Have there been any responses from the mathematics community regarding flash trading, for example from a game theory or system dynamics point of view? Please answer with personal comments or references.

According to Wikipedia: "Flash trading is a controversial practice of some financial exchanges whereby certain customers are allowed to see incoming orders to buy or sell securities very slightly earlier than the general market participants, typically 30 milliseconds, in exchange for a fee. With this very slight advance notice of market conditions, traders with access to extremely powerful computers can conduct rapid statistical analysis of the changing market state and carry out high-frequency trading ahead of the public market.[1]

Critics of the practice contend this creates a two-tiered market in which a certain class of traders can unfairly exploit others, akin to front running.[2] Exchanges claim that the procedure benefits all traders by creating more market liquidity and the opportunity for price improvement."



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    $\begingroup$ This question borders on being very discussiony. MO tends to prefer questions with "correct answers", whereas you have specifically asked for "responses" and "personal comments". $\endgroup$ Jun 5, 2010 at 17:07
  • $\begingroup$ Sorry, it's an interesting question, but this is the wrong forum for it. c.f. Theo's remarks. $\endgroup$ Jun 7, 2010 at 3:31
  • $\begingroup$ Well, I was interested in formal reasoning concerning multi-tier games with layered hidden information, and whether or not there have been any attempts at modeling flash and high-frequency trading from such a game-theoretical perspective. Also, I thought it would be interesting to hear if anyone was working on similar analysis from a system dynamics point of view, with a view to understanding the impact on system stability and tendency to develop chaotic behavior. $\endgroup$ Jun 9, 2010 at 14:03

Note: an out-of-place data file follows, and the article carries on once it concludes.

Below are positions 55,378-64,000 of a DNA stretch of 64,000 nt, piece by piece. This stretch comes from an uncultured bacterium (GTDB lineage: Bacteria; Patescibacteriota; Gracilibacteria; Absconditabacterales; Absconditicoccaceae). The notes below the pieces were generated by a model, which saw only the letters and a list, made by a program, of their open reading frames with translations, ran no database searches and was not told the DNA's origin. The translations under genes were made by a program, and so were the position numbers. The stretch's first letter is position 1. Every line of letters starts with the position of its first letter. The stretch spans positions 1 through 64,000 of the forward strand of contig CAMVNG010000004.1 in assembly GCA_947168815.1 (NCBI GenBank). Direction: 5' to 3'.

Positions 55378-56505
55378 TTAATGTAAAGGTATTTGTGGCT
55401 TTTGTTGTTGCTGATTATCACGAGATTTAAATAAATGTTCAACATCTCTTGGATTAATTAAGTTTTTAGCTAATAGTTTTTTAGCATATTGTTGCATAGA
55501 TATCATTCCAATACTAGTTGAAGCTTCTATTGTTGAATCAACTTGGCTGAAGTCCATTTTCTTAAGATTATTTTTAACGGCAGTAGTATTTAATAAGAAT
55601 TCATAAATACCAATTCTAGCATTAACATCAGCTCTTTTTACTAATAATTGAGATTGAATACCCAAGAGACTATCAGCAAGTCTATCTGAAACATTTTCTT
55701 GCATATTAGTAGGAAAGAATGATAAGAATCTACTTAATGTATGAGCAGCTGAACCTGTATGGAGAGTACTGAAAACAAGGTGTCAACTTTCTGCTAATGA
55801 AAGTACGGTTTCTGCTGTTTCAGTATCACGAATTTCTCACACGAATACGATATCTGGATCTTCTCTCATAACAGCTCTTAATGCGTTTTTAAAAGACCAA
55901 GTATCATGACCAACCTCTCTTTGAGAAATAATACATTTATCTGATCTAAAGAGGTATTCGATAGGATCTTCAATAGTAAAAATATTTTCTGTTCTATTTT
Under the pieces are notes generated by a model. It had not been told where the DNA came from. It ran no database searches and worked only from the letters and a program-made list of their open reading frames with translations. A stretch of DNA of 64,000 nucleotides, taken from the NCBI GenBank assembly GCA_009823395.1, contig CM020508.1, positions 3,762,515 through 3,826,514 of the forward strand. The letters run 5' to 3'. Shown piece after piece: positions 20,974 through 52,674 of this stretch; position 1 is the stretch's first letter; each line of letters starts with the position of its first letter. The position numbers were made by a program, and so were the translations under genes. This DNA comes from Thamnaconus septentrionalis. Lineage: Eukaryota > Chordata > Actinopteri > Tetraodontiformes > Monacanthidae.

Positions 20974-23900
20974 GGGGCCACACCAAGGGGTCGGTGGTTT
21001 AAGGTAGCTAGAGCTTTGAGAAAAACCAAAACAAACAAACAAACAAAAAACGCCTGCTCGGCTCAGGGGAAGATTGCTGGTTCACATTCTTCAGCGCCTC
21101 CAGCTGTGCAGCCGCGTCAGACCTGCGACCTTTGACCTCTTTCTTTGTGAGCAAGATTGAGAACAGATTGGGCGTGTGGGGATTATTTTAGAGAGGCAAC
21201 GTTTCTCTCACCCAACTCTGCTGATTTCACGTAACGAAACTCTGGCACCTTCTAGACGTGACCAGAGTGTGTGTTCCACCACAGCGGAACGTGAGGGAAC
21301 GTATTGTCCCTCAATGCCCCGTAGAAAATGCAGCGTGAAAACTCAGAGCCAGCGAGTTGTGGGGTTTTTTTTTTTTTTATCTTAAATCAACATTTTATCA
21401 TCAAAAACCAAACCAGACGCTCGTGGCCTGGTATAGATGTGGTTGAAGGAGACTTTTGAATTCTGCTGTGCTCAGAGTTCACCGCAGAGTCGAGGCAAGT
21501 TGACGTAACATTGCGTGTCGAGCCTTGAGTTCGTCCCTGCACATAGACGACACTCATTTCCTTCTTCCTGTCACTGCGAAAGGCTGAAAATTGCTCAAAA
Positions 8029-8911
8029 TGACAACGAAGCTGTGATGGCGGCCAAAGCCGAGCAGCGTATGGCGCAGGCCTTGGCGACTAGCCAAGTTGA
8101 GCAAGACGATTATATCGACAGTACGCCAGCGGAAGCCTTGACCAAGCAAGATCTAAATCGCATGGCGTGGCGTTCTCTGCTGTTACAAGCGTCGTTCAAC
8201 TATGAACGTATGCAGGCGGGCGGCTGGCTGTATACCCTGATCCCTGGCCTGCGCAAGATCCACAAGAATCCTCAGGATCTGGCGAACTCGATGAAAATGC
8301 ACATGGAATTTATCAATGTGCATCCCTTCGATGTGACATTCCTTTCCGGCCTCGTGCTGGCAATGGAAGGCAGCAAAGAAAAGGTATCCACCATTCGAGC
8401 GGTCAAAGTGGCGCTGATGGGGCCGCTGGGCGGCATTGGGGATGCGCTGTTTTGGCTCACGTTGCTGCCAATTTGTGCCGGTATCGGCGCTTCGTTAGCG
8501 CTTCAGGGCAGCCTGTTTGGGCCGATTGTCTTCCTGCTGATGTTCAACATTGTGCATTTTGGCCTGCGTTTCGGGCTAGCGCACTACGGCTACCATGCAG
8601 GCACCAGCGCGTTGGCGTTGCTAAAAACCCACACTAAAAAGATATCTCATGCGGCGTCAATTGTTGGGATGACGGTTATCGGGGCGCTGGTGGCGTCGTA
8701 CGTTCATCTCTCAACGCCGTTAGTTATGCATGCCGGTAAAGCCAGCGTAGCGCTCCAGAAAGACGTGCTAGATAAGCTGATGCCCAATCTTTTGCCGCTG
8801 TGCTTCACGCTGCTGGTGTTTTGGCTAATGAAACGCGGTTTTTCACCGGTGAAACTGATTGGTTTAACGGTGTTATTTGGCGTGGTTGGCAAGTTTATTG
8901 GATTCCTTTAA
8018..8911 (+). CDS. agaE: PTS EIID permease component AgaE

• $\begingroup$ My preference was for direct references to ongoing mathematical research. In the absence of such references, I would have welcomed any comments rooted in formal mathematical reasoning.From the lack of qualified responses it appears that there may not be a lot of research interest in this, or indeed general interest in the community. $\endgroup$ Jun 9, 2010 at 14:04
  • $\begingroup$ There is a new promising forum where this question would fit: quant.stackexchange.com $\endgroup$
    – vonjd
    Feb 9, 2011 at 13:27

1 Answer 1


I don't believe there are many academic mathematicians who will be familiar with the nuances of stock exchange networks, so probably not the best MO question. That said, both the wikipedia and NYT article are gross oversimplifications of flash trading and have very misleading statements. For more informed (if biased) opinions, why don't you start with http://online.wsj.com/article/SB10001424052970203706604574374431720968204.html?mod=googlenews_wsj


The informed arguments against flash trading are usually about it being anticompetitive among networks, and not game-theoretic.


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